After two years of unprecedented challenges faced by real estate, experts share their predictions for 2022.
UK managing director, MiddleCap
Last year proved the office and London are far from dead, despite doom-mongering predictions to the contrary. The combined effects of Brexit and the pandemic have not lessened the appetite of investors or occupiers – as we have seen with the market bouncing back strongly, particularly in the last quarter – and I expect it to continue to thrive in 2022.
The industry’s fixation on ESG will rightly continue and those who dismiss it as a passing trend will do so at their peril. Investors and developers are already making changes to their businesses and portfolios and we’ll see progress with occupiers being more demanding about the environmental credentials of their spaces in particular. However, greater collaboration between development, design and construction teams, as well as the wider real estate industry, will be required to meet such targets and optimise building performance (in all aspects of the word) if we are to truly make progress.
Managing director, Perkins&Will London
Contrary to earlier predictions, the flexible working model is here to stay, with office spaces that blur the lines between home, work and leisure reigning triumphant.
Wellbeing will emerge as a central tenet of office design, with incorporation of biophilia in aesthetics and drawing inspiration from the hospitality sector for operations. As evidenced by AstraZeneca’s unveiling of its Cambridge site, and with pharmaceutical companies now household names, the pandemic has also been pivotal in giving the UK’s life sciences sector the boost it needs to emerge as a global leader.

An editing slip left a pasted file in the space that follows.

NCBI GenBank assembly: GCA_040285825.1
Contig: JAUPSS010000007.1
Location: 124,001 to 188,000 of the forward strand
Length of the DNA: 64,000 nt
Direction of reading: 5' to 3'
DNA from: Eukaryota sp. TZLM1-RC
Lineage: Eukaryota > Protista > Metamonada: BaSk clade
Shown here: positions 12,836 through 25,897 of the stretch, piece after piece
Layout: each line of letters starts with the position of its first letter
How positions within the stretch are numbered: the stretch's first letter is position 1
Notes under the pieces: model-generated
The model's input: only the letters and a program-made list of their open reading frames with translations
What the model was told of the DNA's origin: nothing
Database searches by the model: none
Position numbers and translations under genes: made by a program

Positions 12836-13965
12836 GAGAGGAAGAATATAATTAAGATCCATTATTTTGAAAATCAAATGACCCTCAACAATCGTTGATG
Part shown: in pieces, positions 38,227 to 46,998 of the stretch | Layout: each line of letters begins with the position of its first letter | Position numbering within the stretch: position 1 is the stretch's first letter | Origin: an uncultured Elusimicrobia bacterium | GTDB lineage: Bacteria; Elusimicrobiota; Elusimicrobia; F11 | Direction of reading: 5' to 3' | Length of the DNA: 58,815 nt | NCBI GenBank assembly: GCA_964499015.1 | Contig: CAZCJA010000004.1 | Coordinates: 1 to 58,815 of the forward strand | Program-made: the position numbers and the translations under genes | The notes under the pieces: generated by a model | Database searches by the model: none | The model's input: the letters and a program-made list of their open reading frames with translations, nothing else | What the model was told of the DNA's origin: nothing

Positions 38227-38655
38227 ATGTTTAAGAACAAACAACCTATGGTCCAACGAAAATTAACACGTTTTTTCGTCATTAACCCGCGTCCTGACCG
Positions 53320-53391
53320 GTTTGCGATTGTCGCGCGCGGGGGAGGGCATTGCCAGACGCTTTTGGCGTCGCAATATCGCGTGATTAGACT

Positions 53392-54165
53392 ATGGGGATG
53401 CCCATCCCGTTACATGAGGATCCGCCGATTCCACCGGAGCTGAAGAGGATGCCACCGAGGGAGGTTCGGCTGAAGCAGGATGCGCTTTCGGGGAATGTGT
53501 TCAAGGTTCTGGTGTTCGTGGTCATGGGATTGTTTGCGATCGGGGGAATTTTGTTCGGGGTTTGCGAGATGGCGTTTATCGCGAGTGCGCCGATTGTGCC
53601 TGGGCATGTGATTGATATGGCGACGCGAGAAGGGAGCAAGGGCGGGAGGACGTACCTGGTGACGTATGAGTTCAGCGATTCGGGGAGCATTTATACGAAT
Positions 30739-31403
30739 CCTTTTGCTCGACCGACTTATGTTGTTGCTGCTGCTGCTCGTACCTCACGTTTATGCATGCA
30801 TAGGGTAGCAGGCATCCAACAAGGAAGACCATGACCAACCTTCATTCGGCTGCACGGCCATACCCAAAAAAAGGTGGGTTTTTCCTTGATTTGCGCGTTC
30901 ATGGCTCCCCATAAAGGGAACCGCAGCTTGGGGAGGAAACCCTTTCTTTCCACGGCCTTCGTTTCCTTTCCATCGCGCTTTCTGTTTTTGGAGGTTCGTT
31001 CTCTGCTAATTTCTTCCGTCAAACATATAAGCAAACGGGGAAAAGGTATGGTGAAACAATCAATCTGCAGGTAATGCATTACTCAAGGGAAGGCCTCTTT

From the architect’s point of view, the sector’s rapid evolution will mean placing adaptability at the heart of life sciences design. This will ensure that new technologies and research priorities can be slotted into laboratories, continually adapting to society’s changing healthcare needs.
Co-founder and chief executive, Huckletree
In today’s climate, business employees, from entry-level right the way through to C-suite, place significant emphasis on the experience their workplace offers. While data is proving that most employees now want to return to the office at least 50% of the time, developers must still take a 360-degree perspective of what buildings provide for their tenants from the outset.
Whether it is a hotel-inspired front-of-house service or a forward-thinking wellness offering, great amenities are essential to attracting and adding value to companies, especially when it comes to retaining talent.
Developers will be investing increasingly in third-party hospitality operators, recognising that a high-quality, thought-through hospitality strategy is what will drive yields. Buildings positioned to capture a younger, more demanding audience through avant-garde, differentiated offerings will be even more celebrated in 2022.
Co-founder and director, Assael Architecture
As the built environment continues to be revolutionised by digital processes such as parametric modelling, BIM and the likes, embracing this technology will be key to streamlining a better planning process. This will promote the adoption of digital twins and help identify sites in favour of more sustainable development – ultimately de-risking the process for architects, developers and operators.
This year, we will also see the evolution of BTR, with a greater number of co-living and later-living communities integrating themselves into that offer.
There are likely to be more shifts in residential design as working from home continues, but with a demand for autonomy as well as collaboration spaces. The flexibility and ergonomic design of our homes will need to reflect that change. A move towards the co-living and intergenerational sector will see this new way of living solidified in our built environment.
Predictions for 2022: Brace yourself…
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Predictions for 2022: Brace yourself (part twenty-six)